When reading an eWeek article by Roy Mark talking about political donations to US presidential candidates, I wondered what would be said in Canada. We don't have a separate executive branch, with our prime Minister simply being the leader of the party that receives the most seats, so an apples-to-apples comparison isn't possible.
When I am asked which political party in Canada is best on technology law issues, I try to direct people to focus on individual people in their ridings and not on political parties. While the Green Party has come out with specific policies on tech issues such as Open Source and Network Neutrality, other parties aren't so specific.
The NDP demonstrates most clearly what I say to people. When their Heritage critic was a playwrite without a background in technology, their policies in this area were harmful. When this MP retired and this portfolio was taken on by Charlie Angus (NDP, Timmins--James Bay), things radically changed. Mr. Angus is an independent musician, someone who understands new media and the Internet, etc.
While I have not yet ever voted NDP in either a provincial or federal election, I did make political donations to two NDP candidates the last election: to Charlie Angus to help him retain his seat, and to Peggy Nash (NDP, Parkdale - High Park) to help her kick Sam Bulte out of that seat.
That is not to say that every NDP MP "gets it" on technology law issues. We have Peter Stoffer (NDP, Sackville - Eastern Shore) continuously trying to step us backward a few decades in media decentralization by requiring licensing to be an "ISP". He alleges this is to reduce child pornography, a claim that the recording industry has made about its opposition to P2P -- both claims which have no merit. He is not alone in parliament, as other MPs have tabled the identical bill, and still others such as Hedy Fry (Liberal, Vancouver Center) have promoted the concept of ISP licensing a number of times.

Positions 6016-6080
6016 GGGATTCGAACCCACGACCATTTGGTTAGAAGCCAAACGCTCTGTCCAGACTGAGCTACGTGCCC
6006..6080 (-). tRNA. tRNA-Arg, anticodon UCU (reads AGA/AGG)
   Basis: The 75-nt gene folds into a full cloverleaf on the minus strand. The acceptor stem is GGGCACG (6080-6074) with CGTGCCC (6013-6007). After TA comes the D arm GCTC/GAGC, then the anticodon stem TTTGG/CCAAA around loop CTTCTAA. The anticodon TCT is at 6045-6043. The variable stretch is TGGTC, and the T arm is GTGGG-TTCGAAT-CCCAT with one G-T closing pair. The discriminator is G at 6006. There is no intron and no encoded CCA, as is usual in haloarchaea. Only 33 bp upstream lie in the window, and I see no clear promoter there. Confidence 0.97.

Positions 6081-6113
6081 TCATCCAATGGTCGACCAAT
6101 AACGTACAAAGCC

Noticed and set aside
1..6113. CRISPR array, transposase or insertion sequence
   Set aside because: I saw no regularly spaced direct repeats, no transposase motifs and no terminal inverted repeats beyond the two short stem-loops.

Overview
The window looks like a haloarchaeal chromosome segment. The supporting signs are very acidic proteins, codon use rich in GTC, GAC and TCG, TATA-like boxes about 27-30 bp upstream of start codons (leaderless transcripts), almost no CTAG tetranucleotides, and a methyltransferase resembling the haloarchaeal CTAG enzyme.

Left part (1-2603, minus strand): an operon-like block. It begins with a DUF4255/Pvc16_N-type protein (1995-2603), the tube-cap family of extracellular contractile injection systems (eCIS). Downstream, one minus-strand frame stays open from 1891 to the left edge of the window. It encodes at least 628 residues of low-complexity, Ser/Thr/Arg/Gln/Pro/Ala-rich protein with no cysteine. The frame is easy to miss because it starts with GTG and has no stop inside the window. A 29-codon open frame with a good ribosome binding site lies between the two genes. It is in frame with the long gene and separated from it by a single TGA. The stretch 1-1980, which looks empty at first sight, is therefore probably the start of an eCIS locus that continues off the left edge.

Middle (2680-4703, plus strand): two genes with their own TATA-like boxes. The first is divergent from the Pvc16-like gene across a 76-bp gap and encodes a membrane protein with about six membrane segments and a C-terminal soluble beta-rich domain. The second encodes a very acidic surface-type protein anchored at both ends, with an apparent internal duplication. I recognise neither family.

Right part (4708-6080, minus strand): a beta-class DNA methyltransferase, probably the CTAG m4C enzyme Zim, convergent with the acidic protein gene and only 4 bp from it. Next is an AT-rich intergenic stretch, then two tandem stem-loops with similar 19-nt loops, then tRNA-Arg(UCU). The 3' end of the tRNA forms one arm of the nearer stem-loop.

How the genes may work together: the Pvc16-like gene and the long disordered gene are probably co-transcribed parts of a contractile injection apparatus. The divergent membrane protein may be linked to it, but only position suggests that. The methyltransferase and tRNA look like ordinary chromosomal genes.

I was a fan of Reg Alcock (Liberal, Winnipeg South), but he lost his seat in the most recent election.
There are some other Liberal MPs that I feel are open minded (my own MP in Ottawa South, and my past MP in Ottawa Vanier being examples), but then we have people like Dan Mcteague (Libral, Pickering - Scarborough East) and who seem to be stuck far in the past as far as understanding technology law issues. He seems to promote the positions of the old-economy intermediaries. Either he is unaware of, or uninterested in, the harm that these policies would cause to the majority of Canadian creators, or the benefits that new methods of production, distribution and funding bring to creators.
I've met with 3 Conservative MPs so far. All seemed open minded, with the most recent being James Rajotte (Conservative, Edmonton--Leduc).
I've never me with anyone from the Bloc, but that is understandable since I don't vote in the province of Quebec.
You can read more notes in this BLOGS about meetings I've had with MPs, but my main point is this: learn about the individuals and give them your support based on their own personal understanding of the issues. If technology law is what concerns you, please ignore the party banner that people are running under and focus on the individual.
We need every political party with seats in the next parliament to have people who understand these issues and can help direct the rest of parliament in a more sane direction.